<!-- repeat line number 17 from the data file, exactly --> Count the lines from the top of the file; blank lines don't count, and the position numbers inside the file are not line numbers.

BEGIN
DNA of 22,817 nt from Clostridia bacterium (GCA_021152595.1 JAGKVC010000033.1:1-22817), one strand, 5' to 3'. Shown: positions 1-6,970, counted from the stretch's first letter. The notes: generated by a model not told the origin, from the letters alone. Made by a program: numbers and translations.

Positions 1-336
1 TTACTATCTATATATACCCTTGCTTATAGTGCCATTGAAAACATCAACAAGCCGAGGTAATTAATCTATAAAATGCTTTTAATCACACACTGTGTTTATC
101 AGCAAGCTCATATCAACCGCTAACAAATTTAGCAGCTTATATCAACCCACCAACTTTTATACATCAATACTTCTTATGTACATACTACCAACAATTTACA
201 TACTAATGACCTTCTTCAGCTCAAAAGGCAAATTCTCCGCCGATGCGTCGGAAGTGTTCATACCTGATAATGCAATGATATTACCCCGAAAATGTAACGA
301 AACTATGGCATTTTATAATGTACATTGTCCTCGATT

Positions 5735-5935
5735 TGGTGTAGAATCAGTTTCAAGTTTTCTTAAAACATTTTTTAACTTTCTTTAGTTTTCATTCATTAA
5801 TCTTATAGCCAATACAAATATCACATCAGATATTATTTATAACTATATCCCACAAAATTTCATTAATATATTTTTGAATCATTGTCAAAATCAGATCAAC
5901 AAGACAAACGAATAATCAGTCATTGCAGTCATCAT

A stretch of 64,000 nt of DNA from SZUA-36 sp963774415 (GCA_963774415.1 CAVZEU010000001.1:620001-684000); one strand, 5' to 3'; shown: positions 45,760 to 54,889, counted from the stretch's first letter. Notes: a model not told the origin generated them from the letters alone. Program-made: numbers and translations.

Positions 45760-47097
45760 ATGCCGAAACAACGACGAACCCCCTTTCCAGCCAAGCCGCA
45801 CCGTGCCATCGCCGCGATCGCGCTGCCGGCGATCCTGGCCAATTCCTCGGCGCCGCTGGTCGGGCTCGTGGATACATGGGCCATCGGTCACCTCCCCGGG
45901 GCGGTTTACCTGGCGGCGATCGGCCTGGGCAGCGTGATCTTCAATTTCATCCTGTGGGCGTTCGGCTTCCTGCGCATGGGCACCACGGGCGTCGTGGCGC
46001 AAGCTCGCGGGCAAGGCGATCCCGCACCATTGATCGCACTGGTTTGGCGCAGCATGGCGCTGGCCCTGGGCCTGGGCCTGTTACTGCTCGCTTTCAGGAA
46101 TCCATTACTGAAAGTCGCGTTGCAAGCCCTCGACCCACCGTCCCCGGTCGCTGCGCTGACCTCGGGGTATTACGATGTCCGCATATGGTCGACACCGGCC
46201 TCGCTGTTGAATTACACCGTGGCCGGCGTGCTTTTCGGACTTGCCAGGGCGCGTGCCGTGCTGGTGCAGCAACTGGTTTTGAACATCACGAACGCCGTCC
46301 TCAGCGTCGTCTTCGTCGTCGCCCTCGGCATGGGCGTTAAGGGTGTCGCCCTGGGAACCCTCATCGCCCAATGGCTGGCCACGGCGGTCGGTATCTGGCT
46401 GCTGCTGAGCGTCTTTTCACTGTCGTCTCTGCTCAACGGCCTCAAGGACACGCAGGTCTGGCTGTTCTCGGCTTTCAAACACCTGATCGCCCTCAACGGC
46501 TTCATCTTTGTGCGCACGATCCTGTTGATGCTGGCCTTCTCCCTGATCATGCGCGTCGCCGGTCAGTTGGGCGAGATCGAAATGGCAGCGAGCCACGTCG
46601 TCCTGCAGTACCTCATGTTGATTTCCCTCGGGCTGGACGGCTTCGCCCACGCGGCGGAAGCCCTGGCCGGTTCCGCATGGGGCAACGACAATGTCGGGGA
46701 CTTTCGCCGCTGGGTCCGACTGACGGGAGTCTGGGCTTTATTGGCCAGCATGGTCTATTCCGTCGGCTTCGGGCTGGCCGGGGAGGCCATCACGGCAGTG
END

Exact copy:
46101 TCCATTACTGAAAGTCGCGTTGCAAGCCCTCGACCCACCGTCCCCGGTCGCTGCGCTGACCTCGGGGTATTACGATGTCCGCATATGGTCGACACCGGCC